By Yoruk Bahceli
– Euro zone markets, where investors once snapped up scarce bonds at any price, may be at a turning point after demand at government debt sales fell last month versus a year ago.
The first such decline in January since 2015, it marks a shift in supply and demand dynamics for bonds as the European Central Bank prepares to scale back its pandemic bond-buying stimulus scheme.
For the first time since 2019, net debt supply will outstrip ECB buying, which according to UBS, will lead to the biggest annual net supply increase since 2015 when the central bank launched quantitative easing to ward off deflation.
Reuters analysis of the syndicated bond sales — where debt is sold direct to end investors rather than at auction — shows that six euros of demand chased every euro of issuance this January.
That compares with a record eight euros a year ago. January is typically a heavy month for bond sales.
“Investors are not necessarily stepping back altogether but they are scaling back,” said Philip Brown, managing director, sovereign capital markets at Citi, which led deals for France, Ireland, Belgium and Cyprus.
“Investors are generally a little bit more cautious at the moment than they have been at the start of recent years.”
Some issuers even paid slightly higher new issue premia — the extra yield paid to entice buyers — bankers managing the deals said. Yields were also cut less from starting levels compared to last year on some deals, data from lead managers and Refinitiv’s IFR showed.
Cyprus’s debt office acknowledged the shift away from “an issuer’s market”.
“We’ve seen it in the pricing demands of investors and the degree of flexibility they showed during the transaction…. We are seeing that they are becoming more price sensitive,” an official said, asking not to be identified.
GRAPHIC – Demand for January euro zone govt bond sales falls
Sovereign debt demand is still very high, at levels similar to January 2020, before the ECB pumped in unprecedented stimulus to combat COVID-19’s impact on euro zone economies.
But it’s a change from a year ago when government debt sales garnered record-setting order books, often packed with inflated orders from hedge funds keen to get hold of bonds they could then sell on to the ECB at a profit.
Such was the frenzy that many debt offices acted to weed out these outsized orders from their sales.
The moves seemed to work. Order books eventually shrank later in 2021. And in January, two bankers involved in the deals said they had noted smaller hedge fund orders as the ECB prepares to buy less bonds.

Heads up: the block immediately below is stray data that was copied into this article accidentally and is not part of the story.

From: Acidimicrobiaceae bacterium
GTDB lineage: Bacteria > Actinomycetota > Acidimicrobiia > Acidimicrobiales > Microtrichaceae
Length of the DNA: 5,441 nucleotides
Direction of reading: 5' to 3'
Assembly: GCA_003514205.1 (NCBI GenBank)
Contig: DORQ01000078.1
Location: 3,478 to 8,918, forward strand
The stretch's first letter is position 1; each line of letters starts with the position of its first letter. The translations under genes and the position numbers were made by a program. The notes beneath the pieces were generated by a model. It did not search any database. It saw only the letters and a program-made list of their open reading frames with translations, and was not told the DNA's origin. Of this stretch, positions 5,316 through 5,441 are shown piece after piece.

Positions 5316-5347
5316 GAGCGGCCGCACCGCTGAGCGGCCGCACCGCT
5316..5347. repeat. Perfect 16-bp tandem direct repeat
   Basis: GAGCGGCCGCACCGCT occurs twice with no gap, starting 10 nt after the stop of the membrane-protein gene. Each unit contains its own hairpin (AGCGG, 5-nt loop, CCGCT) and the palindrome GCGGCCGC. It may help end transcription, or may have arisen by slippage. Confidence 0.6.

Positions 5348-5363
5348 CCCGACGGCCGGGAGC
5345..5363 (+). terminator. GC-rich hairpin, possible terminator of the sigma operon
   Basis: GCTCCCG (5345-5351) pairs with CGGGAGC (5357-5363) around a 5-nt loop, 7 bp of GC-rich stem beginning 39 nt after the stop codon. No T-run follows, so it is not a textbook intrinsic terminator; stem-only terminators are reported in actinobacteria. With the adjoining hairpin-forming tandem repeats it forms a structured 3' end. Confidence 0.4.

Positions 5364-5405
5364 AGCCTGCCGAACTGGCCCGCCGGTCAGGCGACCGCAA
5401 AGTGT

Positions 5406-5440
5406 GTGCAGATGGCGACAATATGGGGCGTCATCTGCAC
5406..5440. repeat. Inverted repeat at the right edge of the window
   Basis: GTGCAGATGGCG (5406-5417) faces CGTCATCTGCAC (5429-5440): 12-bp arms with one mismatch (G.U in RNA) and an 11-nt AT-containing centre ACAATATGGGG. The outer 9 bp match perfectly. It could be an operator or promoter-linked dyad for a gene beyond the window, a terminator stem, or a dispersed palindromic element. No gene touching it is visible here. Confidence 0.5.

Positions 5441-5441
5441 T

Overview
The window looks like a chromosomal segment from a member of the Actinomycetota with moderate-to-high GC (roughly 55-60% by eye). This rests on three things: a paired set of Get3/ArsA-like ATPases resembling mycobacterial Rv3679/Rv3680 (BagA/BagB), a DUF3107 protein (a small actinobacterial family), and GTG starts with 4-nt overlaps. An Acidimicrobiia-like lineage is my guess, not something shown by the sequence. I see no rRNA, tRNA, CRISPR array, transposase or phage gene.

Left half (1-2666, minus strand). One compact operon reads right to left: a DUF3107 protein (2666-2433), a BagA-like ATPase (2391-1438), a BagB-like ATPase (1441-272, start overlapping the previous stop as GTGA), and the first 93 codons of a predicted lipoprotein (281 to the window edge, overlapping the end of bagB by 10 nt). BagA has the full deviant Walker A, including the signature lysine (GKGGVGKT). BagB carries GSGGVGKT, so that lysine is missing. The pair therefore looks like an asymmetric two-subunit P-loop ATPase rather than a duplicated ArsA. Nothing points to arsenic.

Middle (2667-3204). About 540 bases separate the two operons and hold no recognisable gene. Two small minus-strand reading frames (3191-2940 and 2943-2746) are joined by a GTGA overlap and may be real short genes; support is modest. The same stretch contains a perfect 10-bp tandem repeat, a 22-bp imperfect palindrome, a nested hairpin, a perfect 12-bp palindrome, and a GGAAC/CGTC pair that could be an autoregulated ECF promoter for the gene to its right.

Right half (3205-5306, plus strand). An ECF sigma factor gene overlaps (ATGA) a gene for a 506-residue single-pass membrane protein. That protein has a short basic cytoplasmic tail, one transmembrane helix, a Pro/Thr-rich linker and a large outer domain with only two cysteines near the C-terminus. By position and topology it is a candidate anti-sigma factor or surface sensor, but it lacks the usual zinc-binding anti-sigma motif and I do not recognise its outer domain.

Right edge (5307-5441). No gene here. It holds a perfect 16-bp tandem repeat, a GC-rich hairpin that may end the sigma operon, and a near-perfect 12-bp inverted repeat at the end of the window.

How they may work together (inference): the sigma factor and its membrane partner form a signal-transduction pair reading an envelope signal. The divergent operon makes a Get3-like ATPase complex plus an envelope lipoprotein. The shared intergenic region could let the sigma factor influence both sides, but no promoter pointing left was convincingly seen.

“As the ECB has less influence on the market there’s going to be less of that day trading,” said Nick Sanders, portfolio manager at AllianceBernstein.
Perhaps more crucially, even some long-term investors are scaling back orders, bankers said.
Bond markets have been saddled with losses over the last month, selling off in the face of surging inflation, upcoming U.S. rate hikes and ECB plans to cut bond purchases.
Record-high euro zone inflation may also force the central bank, which meets on Thursday, to reassess its view that price pressures are as temporary as it expects.
Bankers said investors are receiving slightly larger bond allocations at sales than last year as demand eases.
“The takeaway…is that there is less real money participation in new issue order books and that top-tier asset managers want to see a little more of a pricing concession to engage in new issues,” Citi’s Brown said.
Gareth Hill, fund manager at Royal London Asset Management, who participated in most January syndications, said that last year he would be routinely allocated 50-65% of the volume of bonds he had bid for.
But this year, “in the (deals) you’ve seen so far, we’re getting allocations more in the high 70s to 80%,” he said.
Greece illustrated the extent to which the ECB has propped up markets. It will be the only euro zone country whose bonds will be ineligible for ECB purchases after March, when pandemic stimulus ends.
Its 10-year debt sale last month saw demand halve compared to its previous 10-year issuance in June, and its outstanding bonds sold off more sharply than usually seen on the day of issuance.
Another banker who led debt sales, speaking on condition of anonymity, said previously “issuers have been able to price whenever they want, wherever they want, in whatever size they want.”
“We are now beginning to see there is a more balanced market”.